Everyone has problems.  Unfortunately for Horatio Alger Jr., he was no exception.  In fact, his problems far outweighed the issues of  many others of the time period, as he was a homosexual in an age where the term sexual orientation was not included in any proper vocabulary.  In that day and age, homosexuality was rarely heard of and always condemned.  So, when Alger Jr. became a minister at a church in Brewster, Massachussetts, his sexual preferences were a secret and should have remained that way.  Sadly, however, they did not.  When rumors began surfacing that Alger Jr. had behaved inappropriately around young boys in the parish, an investigation was started and proved the rumors to be true.  Alger fled town before he could be charged with pedophelia, and the entire issue was later dropped.  Apparently Horatio Alger Sr. talked the Unitarian Ministry and the parents of the kids into forgetting the problem and Alger Jr. would leave the ministry and never minister to another church.  All parties grudgingly agreed.  The silver lining of this story is that Alger Jr. found more free time to write and he was able to move to New York, which greatly influenced his writing in a beneficial way.  Recently this accusation has been re-stated against Horatio Alger Jr. and his reputation has suffered from it.  See CBS News: Horatio Alger Accused for more information on the more recent investigation into Horatio Alger's shady past.




Now that Alger Jr. was living in New York, he was able to study its diversity of citizens in order to find characters for his new works.  Shortly after settling into his new home, Alger wrote his most successful book, Ragged Dick, which was published in 1868.  This book set the precedent for the rest of his novels, which numbered over one hundred by the end of his writing days.  For the most part his plot lines follow a general trend: A boy who is a good kid is born into a situation with no hope for a prosperous future, but he works hard to make a better life for hiself.  In the end, however, it usually takes help from an outside source, usually a generous adult, for the boy to escape his current situation.  These stories were not based off of Alger's own life, however, for he never achieved great amounts of financial success and stayed at pretty much the same level in society.  Because he dipped into the scandolous side of novels, many of his books were condemned and banned in certain places.  As a result, he was forced to teach writing to others and to write pieces in other genres in order to make a living.  As is the case with many writers, his works became popular after his death, mostly in the early twentieth century when progressive ideals were felt amongst many Americans.  His rags to riches stories epitomized the type of success that people in that time period wished to achieve, so Alger finally became like his original character Ragged Dick and achieved his higher spot in society, though it was after Alger would have been able to celebrate his success.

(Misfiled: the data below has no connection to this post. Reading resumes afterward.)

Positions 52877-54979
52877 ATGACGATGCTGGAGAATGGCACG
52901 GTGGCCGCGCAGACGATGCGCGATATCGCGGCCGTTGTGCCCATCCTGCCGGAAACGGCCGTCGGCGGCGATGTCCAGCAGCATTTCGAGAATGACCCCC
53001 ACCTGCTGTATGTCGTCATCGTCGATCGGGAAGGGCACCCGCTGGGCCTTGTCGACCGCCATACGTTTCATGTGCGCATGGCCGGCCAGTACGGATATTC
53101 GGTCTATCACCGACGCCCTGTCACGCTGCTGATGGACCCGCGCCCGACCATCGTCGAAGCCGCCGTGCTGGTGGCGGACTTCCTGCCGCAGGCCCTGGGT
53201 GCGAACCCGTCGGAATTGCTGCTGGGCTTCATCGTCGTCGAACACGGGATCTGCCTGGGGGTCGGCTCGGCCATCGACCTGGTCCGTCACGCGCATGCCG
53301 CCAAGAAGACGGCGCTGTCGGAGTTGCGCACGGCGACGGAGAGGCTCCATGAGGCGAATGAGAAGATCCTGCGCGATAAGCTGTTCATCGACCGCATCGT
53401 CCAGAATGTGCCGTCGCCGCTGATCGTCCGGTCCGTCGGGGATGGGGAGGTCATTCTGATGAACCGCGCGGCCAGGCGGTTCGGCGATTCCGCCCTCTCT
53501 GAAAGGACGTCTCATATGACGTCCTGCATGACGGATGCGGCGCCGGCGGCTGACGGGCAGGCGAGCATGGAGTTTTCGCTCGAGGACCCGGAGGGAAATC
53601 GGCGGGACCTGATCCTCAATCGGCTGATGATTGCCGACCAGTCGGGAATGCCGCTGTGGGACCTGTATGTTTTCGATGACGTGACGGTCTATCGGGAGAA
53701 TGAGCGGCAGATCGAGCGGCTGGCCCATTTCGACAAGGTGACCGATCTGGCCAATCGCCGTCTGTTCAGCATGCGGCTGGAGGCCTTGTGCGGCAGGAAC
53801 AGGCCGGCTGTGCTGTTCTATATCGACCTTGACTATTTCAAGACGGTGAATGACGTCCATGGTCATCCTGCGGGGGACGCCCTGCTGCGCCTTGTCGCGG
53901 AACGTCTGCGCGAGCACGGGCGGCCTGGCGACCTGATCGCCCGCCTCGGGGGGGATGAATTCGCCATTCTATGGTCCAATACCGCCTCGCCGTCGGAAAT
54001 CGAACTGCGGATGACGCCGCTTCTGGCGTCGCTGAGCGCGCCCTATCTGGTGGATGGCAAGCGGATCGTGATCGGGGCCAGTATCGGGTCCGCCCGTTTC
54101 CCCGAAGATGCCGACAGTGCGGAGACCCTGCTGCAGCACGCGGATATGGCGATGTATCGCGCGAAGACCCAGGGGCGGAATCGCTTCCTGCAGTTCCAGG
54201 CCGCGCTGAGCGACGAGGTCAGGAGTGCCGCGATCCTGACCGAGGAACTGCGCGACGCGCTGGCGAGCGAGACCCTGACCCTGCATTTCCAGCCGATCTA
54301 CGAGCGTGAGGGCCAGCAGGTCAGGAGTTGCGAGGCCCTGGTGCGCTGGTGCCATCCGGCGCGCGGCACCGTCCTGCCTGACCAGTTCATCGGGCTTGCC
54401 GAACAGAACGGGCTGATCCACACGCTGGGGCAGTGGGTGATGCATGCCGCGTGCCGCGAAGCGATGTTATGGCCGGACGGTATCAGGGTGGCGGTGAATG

Horatio Alger Jr.'s Life's Works